11th International Submarine Races: Pre-game Check-outs

6/26 & 6/27

Me and Kim Malkoski outside the building!

I’m spending this week in Maryland at the 11th International (human-powered) Submarine Races (ISR). The races are held on the Caderock Naval Base in the David Taylor Model Basin, which is basically a pool, half a mile long, 50 feet wide, and 20 feet deep. It’s incredible! It’s so long, they had to calculate everything to the curvature of the earth to keep the dimensions consistent! The event is held every two years, and teams from all over the world come to compete. There were teams from Mexico, Bath, France, and several different states! Each team, we had 24 in attendance this year (which is a LOT!), brought at least one submarine (some brought two, making for 28 subs). The submarines are all man-powered, normally via some type of pedal system. These are “wet” submarines, which means that..well..they are wet inside, i.e. full of water. So, the driver is on scuba when they perform the race.

The Lift/ Dive station. The "pool" goes on forever...go towards the light! 😛

The subs race separately from eachother  and compete for the fastest times. But, the races aren’t just about who has the fastest time, or the best sub, they are about getting there; Forming the team, building the sub, and then actually bringing it all to the races. These teams are made up of mostly college and highschool students, all of which were just psyched to have come far enough to qualify for the races. It was an electric atmosphere.

My role during the past few days, and for the rest of the week, consists of..well…a lot of everything! I am on the Dive Staff and help anywhere I’m needed. These first two days I spent a lot of time helping with paperwork to check all of the divers and people in, and with tank inspections.  We had to inspect every single tank, including dive tanks, submarine tanks, and pony bottles to make sure they were up to date on everything.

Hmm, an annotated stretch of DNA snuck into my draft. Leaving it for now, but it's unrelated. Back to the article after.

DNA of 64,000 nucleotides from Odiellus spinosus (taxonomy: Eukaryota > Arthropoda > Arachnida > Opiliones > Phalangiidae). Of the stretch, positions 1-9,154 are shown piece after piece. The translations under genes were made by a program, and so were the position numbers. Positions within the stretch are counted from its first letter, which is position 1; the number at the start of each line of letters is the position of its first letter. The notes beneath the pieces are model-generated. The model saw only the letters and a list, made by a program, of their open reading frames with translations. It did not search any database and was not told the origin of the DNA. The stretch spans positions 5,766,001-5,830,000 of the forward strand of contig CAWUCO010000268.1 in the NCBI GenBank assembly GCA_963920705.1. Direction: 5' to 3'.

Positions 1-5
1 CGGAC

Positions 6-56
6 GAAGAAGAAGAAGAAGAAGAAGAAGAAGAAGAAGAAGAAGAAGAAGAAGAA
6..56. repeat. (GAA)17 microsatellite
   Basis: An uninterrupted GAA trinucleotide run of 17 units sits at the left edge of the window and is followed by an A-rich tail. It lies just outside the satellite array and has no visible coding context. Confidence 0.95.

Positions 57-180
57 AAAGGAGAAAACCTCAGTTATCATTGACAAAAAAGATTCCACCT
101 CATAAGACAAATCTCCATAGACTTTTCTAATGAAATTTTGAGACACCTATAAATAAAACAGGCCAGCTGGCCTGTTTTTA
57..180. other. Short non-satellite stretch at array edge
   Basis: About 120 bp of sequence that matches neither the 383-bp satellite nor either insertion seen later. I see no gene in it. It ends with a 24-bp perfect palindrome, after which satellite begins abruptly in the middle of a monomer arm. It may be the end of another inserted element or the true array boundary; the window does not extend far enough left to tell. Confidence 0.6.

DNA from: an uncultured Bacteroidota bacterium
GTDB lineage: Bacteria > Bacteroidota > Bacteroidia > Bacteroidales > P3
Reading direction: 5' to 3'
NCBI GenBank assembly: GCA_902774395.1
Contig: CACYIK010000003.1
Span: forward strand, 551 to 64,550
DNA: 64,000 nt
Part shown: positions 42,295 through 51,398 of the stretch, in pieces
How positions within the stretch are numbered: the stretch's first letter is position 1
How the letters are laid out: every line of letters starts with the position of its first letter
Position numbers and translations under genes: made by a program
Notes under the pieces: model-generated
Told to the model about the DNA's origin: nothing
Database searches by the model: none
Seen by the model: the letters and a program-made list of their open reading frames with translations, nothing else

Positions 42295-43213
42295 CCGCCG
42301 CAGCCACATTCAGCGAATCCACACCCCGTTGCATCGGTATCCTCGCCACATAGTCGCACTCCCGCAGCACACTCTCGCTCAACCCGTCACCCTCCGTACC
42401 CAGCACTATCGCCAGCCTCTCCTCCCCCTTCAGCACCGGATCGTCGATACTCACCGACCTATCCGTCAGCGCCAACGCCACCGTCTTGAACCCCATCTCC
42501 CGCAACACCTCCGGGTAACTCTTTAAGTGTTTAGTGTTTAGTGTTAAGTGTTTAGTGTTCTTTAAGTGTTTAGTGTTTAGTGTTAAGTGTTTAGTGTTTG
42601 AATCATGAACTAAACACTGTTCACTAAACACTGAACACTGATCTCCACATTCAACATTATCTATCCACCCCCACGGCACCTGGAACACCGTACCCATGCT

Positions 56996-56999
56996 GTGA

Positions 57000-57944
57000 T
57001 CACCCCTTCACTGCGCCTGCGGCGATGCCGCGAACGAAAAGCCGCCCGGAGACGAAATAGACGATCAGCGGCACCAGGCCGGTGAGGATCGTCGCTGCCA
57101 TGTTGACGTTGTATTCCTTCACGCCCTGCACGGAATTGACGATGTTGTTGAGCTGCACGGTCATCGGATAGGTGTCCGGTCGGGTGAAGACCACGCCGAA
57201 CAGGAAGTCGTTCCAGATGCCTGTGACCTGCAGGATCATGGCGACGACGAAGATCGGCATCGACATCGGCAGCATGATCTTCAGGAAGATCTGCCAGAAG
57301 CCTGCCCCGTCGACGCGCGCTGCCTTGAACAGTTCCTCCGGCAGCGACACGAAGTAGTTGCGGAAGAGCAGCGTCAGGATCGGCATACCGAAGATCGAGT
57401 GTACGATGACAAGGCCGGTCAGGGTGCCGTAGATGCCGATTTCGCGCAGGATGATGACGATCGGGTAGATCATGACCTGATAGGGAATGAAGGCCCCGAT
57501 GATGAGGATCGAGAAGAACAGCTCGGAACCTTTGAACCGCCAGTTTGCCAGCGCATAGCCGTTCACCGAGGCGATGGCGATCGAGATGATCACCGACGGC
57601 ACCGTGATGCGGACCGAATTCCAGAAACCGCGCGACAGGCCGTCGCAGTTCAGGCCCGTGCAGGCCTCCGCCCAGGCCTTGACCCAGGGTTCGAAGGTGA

Me in my DUI drysuit, all geared-up to help-out with the check-out dives!

If they weren’t the Navy wouldn’t fill them. But, most tanks passed, and then we put the almighty sticker on them, and the team was good to go! Well, almost. Most of the divers at this event only got certified a few weeks ago, and just for this event. So, we had to do a lot of quick check-out dives. Roberta Flanders and Kim Malkoski (Scall Intern ’08) were in charge of this, but I would go down with them to help supervise everything, and be the buddy to the odd man out. In total, we had to check-out over 130 divers. It was crazy, and we were in the water (which was in the 60’s) for periods of a couple hours at a time. I was happy and warm though, because I dove in my DUI drysuit everytime. Took a bit longer to get into, but it was totally worth it on the long dives! 🙂

So, once everyone’s tanks were inspected, and all the divers had been checked –out, and the judges had completed the dry-inspection of the team’s submarine, that meant it was time to get wet! In order to get the subs into the water, there is a lift at the dive station. The team rolls their cart and submarine onto the lift, and then we (dive staff) do a preliminary check on every diver and the submarine before we lower them down.  We check every diver to make sure that their air is on (you would not BELIEVE how many forget to turn on their air!), that both their regulators work, they have enough air, they have their weights, and that they did their tank straps right.

This is the Mako Sub, from Michigan, getting off the lift.

Then we checked the air tank in the submarine to make sure it was filled, on, and that the regulator worked. Once we did all that we had everyone put their fins on, then we lowered the lift, they floated their tank out into the basin, and they were off! It sounds like a lot to do for every diver, but we were an awesome team, and we could launch a sub, completely checked-out, about every 6 minutes. The only thing that slowed us down was the speed of the lift! The teams were great, and always had someone waiting to take their cart off the lift when it came back up, so we could get the next team on the lift in no time at all. We would start launching subs at 8:30, and by 10 o’clock, there would be something akin to 160 divers in the water, and umpteenth subs. And THEN, dive staff, but mainly the dive supervisor, Vin Malkoski, was in charge of all the subs and divers that weren’t racing! It was crazy! …and it’s only been two days! This is shaping up to be one heck of an interesting week! I can’t wait for tomorrow!